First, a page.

I’d always been a vodka-tonic kind of person. Clear has been where it’s at. Like so many others, I started with the sweet, girly drinks (Amaretto Sours in college, anyone?) and when I finally realized there’s a better part of me that experiences narcoleptic tendencies I naturally stuck to the clear drinks unless absolutely special. No juice and therefore sugar. It was the safe bet with nil “crash agents” in the ingredients.
Having only one drink regardless of where you go is like having a one-track mind. You could be missing out on really good stuff by people who knew what they were doing. It was my turn to learn the goods. Time to grow up.
Not that much. Maybe I’ll just say it was time to open my mind. And it started with the first time I’ve ever had The Macallan.
And then came the opportunity to host a tasting of The Macallan in Whist at The Viceroy in Santa Monica. Brand Ambassador Eden Algie graciously gave us a lesson in appreciating single-malt Scotch. Bloggers CarolineOnCrack, H.C. of L.A. and O.C. Foodventures, Maya of ShopEatSleep and Julie Wolfson of LAist were on hand to learn and enjoy as were a handful of my friends.
We started out with a cocktail called Maple that is actually served in Whist at The Viceroy Hotel in Santa Monica with Macallan 10-year Fine Oak. Here is how it’s made:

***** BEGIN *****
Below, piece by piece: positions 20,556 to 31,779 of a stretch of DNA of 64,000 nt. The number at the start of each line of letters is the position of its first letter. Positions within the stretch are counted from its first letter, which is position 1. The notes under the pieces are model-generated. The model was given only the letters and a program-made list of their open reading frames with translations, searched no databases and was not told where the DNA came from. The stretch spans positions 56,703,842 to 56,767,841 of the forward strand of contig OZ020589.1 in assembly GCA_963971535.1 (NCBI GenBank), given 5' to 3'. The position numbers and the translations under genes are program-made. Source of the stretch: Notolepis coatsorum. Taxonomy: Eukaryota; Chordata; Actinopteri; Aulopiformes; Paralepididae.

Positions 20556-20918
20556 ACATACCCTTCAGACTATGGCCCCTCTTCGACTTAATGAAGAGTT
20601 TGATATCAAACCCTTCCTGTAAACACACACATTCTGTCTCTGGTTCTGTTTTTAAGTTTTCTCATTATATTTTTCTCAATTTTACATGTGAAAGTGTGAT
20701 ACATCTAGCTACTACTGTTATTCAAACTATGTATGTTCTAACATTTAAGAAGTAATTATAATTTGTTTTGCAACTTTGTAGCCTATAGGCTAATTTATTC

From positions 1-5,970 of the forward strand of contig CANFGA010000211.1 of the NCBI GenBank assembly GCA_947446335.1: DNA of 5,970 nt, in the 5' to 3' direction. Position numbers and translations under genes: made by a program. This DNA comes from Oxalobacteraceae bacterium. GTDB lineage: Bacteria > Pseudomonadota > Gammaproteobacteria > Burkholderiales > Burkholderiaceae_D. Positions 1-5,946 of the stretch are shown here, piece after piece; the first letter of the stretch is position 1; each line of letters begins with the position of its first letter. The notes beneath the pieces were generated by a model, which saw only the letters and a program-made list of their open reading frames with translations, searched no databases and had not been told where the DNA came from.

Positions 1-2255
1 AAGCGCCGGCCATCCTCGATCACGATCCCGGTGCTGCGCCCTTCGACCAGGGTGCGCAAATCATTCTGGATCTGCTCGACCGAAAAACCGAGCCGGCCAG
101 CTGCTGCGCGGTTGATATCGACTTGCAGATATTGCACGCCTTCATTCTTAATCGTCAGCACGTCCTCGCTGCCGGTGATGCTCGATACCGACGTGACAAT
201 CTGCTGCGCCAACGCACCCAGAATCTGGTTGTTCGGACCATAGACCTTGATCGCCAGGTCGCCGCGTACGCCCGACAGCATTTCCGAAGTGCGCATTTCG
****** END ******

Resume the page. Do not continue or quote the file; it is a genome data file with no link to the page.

1 Â½ oz Macallan 10 Fine Oak
dash – bitters
1 oz ginger ale
1 oz soda
Â½ oz maple syrup
Shake and serve straight up
It’s a delicious cocktail suited to ease one into the taste of Scotch. It may be a tad sweet for those who regularly enjoy, though. The Macallan is such a smooth spirit that I’d prefer drinking it straight up or with a little bit of water over mixing it in such a manner that it tastes less like Scotch. Maple was definitely tasty, though.
We added a bit of water to our neat glass of Macallan 10 Fine Oak in an exercise in seeing how it breaks up the viscosity of the Scotch a bit so that flavors are brought to the surface. I could see myself enjoying Scotch in this manner with no guilt and all the pleasure. I liked that this particular Scotch seemed light enough to drink any time during the day. As with many things, I could see how the aged-10 Fine Oak was a way for The Macallan to be more approachable to regular whiskey drinkers. The Macallan 18 Sherry Oak, which is darker in color, was also delicious in a more robust and full-flavored way. It was smooth, aged and rich.
What makes The Macallan single-malt is the fact that it is made from one distillery, which began in 1824, whereas the absolute majority of Whiskeys are blended from several. The Macallan malt whiskey in fact is added to blendeds as its “top dressing” so a glass of single-malt is special, indeed. No peet is used in the process and only 16% of the original stills are re-distilled (blendeds use 60-70%) and aged in ex-Sherry casks made of European oak (Sherry Oak line) shipped unbroken from Spain. In the Fine Oak line, the stills are also partly aged in American oak ex-Bourbon casks. All color The Macallan Scotch retains is 100% natural.
And no tasting would be complete without a centerpiece at which to gawk. That was the bottle of The Macallan 55 Sherry Oak – which would set you back $16,000. Want to just settle for a taste? A shot of the 55 will run you an easier $2000.
As for me, I was happy to enjoy the view.
View e*starLA’s The Macallan Scotch 101 Tasting at The Viceroy Flickr set